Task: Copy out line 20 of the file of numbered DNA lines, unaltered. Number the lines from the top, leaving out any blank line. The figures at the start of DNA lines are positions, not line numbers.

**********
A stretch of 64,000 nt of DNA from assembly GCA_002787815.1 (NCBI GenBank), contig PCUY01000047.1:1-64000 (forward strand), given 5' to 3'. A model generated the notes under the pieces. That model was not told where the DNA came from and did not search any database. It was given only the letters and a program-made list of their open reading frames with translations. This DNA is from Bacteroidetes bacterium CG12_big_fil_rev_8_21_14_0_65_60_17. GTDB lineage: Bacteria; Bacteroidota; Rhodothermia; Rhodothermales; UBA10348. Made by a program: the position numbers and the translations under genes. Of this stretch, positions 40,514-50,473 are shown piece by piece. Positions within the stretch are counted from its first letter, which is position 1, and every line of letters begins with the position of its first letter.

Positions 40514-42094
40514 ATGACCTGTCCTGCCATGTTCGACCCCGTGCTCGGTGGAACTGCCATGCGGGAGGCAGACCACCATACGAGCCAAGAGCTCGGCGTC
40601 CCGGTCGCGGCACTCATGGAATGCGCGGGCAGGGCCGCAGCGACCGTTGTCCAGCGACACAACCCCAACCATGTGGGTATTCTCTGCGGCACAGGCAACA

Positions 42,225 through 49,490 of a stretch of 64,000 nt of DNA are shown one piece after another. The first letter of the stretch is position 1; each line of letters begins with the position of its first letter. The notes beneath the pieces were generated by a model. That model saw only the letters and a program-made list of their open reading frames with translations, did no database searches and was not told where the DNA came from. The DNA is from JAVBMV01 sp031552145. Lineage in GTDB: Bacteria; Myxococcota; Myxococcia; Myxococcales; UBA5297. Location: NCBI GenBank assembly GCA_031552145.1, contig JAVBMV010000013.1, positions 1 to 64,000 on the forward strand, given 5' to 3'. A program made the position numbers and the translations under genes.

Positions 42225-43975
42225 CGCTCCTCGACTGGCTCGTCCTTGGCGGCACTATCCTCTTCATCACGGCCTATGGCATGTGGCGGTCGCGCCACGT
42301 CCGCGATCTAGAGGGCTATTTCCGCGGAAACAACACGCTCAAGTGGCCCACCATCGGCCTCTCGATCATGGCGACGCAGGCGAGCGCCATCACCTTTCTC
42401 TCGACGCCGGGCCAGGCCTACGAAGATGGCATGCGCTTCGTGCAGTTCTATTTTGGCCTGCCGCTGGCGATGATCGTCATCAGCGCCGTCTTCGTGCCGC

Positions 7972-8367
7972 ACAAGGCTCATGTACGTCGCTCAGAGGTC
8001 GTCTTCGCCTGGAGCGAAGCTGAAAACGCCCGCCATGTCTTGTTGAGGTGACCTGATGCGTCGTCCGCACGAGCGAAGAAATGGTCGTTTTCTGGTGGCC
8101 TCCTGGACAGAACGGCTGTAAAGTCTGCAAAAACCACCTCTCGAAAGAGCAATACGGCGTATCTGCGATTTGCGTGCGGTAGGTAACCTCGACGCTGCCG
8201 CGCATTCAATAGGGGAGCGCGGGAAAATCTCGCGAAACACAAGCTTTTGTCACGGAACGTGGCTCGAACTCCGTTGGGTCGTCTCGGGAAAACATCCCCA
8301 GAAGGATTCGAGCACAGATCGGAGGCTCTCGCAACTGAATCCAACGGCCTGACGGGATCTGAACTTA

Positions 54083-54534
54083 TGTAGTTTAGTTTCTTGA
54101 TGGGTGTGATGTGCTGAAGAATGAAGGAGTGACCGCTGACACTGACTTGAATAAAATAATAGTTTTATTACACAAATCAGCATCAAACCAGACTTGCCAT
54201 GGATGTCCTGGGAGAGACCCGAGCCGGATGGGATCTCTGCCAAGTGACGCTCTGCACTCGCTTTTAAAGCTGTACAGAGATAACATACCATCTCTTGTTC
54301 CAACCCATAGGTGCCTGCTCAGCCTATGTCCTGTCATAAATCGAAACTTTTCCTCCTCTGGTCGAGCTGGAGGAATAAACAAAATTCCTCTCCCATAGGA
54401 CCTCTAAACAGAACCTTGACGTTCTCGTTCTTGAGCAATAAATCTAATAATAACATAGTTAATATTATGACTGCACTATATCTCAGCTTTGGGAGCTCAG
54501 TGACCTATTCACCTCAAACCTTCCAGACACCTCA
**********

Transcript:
54301 CAACCCATAGGTGCCTGCTCAGCCTATGTCCTGTCATAAATCGAAACTTTTCCTCCTCTGGTCGAGCTGGAGGAATAAACAAAATTCCTCTCCCATAGGA